Certainly I think this affects different people to different degrees, mostly based on their tax rate when working, and their actual tax-deferred savings amount.
People who have very little in IRA/401K and no pension, don't even see this issue, they just exist on SS and maybe 5K RMD per yr.
As well someone who has amassed a huge 401K/IRA by age 60 is going to be socked hard regardless of how much is pulled out at 25% (married could only pull out ~ 1.5MM if no other income in 10 yrs, but likely has taxable dividends, so reduced a lot).
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Old 11-16-2014, 12:58 PM   #74
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If you not only took taxes out of a taxable account with the 5.4% growth rate, but also deposited RMDs to the same account, then the extra expected return of your portfolio gives an advantage to the do nothing option that is almost impossible to overcome, even if RMDs were taxed at a much higher rate than 25%. My estimate is the RMD tax rate would have to be around 40% for the tax advantage of Roth conversions to compensate for the lower growth rate.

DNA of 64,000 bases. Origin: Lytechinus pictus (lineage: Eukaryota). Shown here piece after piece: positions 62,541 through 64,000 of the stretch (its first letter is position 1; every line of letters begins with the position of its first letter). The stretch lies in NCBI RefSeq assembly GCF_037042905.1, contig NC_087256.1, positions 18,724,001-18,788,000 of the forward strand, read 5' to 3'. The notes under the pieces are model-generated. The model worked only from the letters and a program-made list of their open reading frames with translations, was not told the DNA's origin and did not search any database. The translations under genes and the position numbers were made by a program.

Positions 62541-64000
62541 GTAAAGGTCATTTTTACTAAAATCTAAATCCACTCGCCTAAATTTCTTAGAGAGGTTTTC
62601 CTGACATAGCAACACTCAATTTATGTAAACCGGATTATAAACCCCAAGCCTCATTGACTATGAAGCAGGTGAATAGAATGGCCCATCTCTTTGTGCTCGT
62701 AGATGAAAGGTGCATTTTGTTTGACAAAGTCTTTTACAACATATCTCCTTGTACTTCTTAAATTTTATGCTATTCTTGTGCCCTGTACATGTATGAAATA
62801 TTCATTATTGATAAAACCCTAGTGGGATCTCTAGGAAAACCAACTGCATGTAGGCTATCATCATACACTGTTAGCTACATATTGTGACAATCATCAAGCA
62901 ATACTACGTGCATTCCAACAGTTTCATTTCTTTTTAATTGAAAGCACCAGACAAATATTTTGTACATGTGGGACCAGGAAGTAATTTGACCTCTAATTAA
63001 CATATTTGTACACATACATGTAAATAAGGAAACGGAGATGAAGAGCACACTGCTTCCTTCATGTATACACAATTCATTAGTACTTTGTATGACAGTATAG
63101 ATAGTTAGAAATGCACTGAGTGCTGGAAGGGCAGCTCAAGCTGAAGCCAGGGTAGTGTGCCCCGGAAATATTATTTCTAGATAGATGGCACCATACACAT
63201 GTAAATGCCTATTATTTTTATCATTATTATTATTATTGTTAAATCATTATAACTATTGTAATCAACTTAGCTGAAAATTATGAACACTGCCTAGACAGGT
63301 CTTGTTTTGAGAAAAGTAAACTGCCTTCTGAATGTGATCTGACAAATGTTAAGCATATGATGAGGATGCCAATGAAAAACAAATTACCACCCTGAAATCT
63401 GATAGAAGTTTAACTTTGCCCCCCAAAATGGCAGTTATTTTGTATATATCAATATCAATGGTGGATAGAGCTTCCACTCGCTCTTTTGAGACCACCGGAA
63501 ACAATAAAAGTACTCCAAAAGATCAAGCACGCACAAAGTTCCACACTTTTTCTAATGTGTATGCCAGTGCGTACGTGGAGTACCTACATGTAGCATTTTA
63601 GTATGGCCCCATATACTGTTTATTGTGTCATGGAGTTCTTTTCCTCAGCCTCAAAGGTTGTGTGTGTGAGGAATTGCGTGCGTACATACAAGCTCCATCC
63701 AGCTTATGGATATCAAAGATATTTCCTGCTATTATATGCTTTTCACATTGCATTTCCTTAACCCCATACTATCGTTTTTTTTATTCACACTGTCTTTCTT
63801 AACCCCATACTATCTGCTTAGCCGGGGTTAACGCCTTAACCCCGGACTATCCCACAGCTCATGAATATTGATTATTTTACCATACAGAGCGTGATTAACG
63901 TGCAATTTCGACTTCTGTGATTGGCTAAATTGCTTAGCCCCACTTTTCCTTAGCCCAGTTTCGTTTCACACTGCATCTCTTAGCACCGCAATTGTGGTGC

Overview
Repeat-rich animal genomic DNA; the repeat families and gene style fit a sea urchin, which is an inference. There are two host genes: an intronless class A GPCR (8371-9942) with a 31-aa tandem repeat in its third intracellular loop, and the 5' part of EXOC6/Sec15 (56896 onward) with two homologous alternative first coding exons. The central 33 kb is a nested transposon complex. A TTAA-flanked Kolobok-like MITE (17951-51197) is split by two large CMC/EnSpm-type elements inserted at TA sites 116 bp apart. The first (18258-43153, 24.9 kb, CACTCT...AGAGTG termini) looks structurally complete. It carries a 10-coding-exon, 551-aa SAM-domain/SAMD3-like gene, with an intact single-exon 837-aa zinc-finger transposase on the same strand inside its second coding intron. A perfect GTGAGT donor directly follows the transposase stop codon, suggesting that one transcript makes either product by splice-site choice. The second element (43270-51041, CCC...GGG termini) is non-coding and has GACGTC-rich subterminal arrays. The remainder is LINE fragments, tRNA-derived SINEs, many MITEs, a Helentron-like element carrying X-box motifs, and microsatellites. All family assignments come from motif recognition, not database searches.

Thank you for confirming this.

For my situation, holding all other assumptions constant, Roth conversions only make sense for assumed growth rates in the taxable account below 4%. Even then, the breakeven point comes so late in life (early 80s), that I still don't think I would do it. Assumed rates above 4% in the taxable account favor the do-nothing scenario. My current assumption of 5.4% is a clear no-go on conversions.

My portfolio is structured in a very conventional, tax-efficient manner. I hold mainly equities (including international), along with some real estate and muni bonds in the taxable account. This produces tax-advantaged income, with a relatively high long-term expected return. The tax-deferred accounts hold a 50/50 mix of bonds and equities, which produce high levels of interest income, with a relatively lower long-term expected return. In both cases, the conservative growth assumptions include a 1.5% haircut from the expected returns calculated by applying Portfolio Solutions' 30-year market estimates to my specific portfolio mix. I've not done anything which would intentionally bias the Roth conclusion... just using the parameters that naturally result from a rather conventional portfolio structure and AA.